25 Jul Lester Lands on the Podium in France, Again
Post Race Interview with Carrie Lester
When you are one of the best triathletes in the world, consistently finish in the top 10 at the World Championships, and have to defend an Ironman title, it’s no surprise that you have a constant target on your back. Our XRCEL athlete, and professional triathlete, Carrie Lester has proven time and again why she is a force to be reckoned with, no matter the starting line. After an impressive win at Ventouxman, Lester was able to pull through with a runner-up finish on the grueling Ironman France course. We checked in with Lester to find out what it’s like to handle such a technical course, while juggling some unexpected race day bumps in the road. Find out where Lester’s triathlon road leads as she begins her grind for another sensational finish at the Ironman World Championships.
XRCEL: Heading into IM France as the defending champion, how did you handle the pressure?
Carrie Lester: I really didn’t feel the pressure returning as the defending IRONMAN France champion. I always tell myself just to race the best I can and, wherever I place on the day, that’s all I can hope for. It would have been a dream to win again and, with family there this year, it would have been even sweeter, but unfortunately, I had to settle for second place this year.
In your mind, what things went well and not so well during your race, specifically?
I had what I feel was my best Ironman swim, sitting on the feet of the lead female the whole way, and it felt easy. I feel like I managed the bike pacing well, given how hard the course is, but where I went wrong was missing my fluid intake. It didn’t feel as hot as last year and I just didn’t take enough fluids, which I felt immediately on the run. Up until the run, everything had been going well. I spent the first lap of the run in a bit of a panic trying to figure out what was going on and what I needed to do and then spent another lap hitting every aid station. I kept taking my time to get any fluid and fuel I could while trying to stay cool. I had two XRCEL bottles with me out of transition, which helped along with the water, electrolytes, and trying to keep my body temperature down. By lap four, I felt better and was able to finish strong. I was a little disappointed I couldn’t run as well as I could have, but managing a tough run was a win for me.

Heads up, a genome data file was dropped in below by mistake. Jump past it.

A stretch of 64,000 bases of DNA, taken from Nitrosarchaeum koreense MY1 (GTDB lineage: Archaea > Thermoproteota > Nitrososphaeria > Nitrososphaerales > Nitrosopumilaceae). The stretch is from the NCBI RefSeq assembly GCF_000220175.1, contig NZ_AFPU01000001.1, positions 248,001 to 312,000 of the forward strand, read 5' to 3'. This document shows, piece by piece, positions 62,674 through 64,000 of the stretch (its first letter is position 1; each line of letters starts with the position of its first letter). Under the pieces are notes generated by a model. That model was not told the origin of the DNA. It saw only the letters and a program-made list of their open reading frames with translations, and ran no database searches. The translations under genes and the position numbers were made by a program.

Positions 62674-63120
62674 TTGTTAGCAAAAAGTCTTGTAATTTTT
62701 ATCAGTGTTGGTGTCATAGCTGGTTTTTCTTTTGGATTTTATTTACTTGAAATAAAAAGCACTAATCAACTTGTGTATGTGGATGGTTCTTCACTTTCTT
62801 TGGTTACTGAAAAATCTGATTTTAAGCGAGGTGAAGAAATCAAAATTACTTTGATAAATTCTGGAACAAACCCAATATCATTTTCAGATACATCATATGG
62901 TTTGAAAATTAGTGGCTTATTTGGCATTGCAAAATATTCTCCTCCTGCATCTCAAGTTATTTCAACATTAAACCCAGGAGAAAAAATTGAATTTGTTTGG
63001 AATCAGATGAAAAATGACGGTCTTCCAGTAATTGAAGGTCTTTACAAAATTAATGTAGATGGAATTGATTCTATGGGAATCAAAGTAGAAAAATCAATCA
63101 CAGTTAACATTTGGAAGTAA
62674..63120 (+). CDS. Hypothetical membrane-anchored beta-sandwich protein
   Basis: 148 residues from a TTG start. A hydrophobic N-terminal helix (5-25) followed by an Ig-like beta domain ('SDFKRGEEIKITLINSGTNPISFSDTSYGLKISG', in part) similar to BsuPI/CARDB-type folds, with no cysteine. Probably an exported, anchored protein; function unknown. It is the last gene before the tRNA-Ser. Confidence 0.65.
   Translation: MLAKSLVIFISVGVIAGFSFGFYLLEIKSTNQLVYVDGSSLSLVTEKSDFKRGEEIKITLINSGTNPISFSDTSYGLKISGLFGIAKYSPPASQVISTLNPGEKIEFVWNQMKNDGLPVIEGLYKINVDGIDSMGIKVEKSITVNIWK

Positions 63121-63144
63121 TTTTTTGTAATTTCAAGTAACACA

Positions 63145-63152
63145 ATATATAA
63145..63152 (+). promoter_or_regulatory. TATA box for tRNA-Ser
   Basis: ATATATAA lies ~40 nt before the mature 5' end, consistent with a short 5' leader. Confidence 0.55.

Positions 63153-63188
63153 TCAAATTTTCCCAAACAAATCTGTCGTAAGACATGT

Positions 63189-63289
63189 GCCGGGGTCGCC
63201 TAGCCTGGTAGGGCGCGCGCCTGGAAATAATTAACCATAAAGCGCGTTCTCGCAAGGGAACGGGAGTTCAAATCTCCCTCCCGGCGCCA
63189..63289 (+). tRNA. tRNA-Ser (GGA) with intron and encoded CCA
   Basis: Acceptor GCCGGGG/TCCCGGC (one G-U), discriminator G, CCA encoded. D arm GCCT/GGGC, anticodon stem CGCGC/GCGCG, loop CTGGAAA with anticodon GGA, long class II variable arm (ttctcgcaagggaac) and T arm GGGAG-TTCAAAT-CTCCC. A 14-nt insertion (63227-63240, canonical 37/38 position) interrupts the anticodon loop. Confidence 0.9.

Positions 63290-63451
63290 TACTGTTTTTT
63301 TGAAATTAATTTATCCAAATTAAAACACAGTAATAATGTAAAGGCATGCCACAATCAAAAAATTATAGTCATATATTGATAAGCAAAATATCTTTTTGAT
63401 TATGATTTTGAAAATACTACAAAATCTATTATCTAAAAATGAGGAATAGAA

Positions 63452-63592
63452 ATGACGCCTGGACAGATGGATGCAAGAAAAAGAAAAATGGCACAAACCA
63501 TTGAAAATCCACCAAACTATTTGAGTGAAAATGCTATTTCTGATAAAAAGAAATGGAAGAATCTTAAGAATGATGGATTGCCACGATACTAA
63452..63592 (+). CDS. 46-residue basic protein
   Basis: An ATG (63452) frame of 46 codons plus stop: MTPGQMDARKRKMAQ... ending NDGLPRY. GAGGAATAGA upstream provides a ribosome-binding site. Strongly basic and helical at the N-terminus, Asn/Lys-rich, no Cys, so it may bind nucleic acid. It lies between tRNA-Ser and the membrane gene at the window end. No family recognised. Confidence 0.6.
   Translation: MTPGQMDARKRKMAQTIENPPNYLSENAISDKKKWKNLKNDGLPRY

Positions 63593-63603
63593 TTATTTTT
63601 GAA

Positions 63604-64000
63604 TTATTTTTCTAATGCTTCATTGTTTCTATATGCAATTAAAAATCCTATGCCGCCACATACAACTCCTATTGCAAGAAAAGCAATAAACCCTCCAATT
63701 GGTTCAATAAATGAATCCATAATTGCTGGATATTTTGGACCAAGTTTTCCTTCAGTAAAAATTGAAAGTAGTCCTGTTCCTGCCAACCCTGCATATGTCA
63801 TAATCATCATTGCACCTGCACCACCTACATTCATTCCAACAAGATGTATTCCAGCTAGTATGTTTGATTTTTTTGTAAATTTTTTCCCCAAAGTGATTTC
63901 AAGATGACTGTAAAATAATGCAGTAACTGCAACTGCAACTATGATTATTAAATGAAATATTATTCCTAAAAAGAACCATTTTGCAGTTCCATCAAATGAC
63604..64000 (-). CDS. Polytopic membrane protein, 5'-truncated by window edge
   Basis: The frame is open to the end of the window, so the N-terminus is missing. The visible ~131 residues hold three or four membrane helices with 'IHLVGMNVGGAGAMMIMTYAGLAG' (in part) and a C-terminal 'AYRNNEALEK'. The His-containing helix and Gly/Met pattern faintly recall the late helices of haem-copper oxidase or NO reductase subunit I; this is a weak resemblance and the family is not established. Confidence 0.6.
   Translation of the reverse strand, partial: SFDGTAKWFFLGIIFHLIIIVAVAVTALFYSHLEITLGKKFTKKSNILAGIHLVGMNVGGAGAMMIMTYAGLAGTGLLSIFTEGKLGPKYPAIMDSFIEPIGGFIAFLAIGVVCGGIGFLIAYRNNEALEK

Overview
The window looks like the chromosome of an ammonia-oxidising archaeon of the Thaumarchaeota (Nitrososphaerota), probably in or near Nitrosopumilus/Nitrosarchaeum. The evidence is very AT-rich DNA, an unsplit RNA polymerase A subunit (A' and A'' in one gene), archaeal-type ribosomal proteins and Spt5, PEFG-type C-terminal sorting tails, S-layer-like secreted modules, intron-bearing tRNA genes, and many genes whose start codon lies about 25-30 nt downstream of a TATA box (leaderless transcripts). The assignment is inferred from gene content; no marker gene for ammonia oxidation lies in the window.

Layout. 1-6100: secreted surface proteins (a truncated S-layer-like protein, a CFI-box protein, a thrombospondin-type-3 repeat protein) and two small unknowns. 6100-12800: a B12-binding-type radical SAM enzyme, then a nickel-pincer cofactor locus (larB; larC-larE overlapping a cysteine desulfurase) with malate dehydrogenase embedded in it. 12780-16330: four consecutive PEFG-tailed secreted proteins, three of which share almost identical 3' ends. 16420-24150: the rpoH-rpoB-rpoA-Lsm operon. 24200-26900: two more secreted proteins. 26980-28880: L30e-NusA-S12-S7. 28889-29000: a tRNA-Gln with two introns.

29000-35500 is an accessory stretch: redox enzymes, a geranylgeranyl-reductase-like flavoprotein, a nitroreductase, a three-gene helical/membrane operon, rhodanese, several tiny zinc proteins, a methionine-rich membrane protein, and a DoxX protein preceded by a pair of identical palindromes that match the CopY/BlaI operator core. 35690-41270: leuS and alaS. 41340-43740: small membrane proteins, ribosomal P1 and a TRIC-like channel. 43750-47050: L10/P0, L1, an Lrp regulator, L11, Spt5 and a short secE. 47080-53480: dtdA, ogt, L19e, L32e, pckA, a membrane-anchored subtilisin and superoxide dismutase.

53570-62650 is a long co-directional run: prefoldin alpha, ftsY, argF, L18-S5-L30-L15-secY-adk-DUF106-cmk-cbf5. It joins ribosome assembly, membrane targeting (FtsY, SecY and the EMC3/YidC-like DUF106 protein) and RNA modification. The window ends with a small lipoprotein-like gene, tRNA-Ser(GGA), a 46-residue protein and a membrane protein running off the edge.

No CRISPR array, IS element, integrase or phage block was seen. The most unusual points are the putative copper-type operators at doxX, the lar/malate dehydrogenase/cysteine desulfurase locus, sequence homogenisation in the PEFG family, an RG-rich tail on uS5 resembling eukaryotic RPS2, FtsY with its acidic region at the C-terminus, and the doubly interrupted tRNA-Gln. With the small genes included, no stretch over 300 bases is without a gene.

With such a tough and technical bike course, how do you make sure you are fully-fueled to stay strong during your ride and as you head in on the run?
I feel like I nailed the fueling part as I never felt like I was bonking at any point during the ride. I consume XRCEL the entire bike course with two extra bottles in my special needs bag. I eat bananas, which I pick up at the aid stations as I have found that they settle my stomach. My big mistake was simply not drinking enough electrolytes and water.
What did you take away from Ironman France this year?
DRINK MORE! At least two more bidons!
The last two years in Kona, you have bettered your top 10 finishes, 10th, and 7th. What do you think you need to do as you look to improve your performance this year?
I’m pretty happy where I am now, and with another five weeks here in the mountains, in combination with two hard races, Alpe D’Huez and Embrunman, I will be in a better position to start the final training block in late August. I just need to manage the recovery from those two races so I can hit a really strong final preparation for Kona.
Looking at your triathlon future, what do you see as goals, bucket list races, and how long do you see yourself putting your body through such a grueling career?
This year, I wanted to do the Ironman France, Alpe D’Huez and Embrunan trifecta. I’ll try again next year, maybe. I would also like to do the Ironman 70.3 World Championships in Nice next year. I’m definitely getting a little slower with my recovery, but my body isn’t letting me down. I feel stronger than ever, so until I have lost the motivation, or something else comes along, (hint, hint, little feet) I will keep going.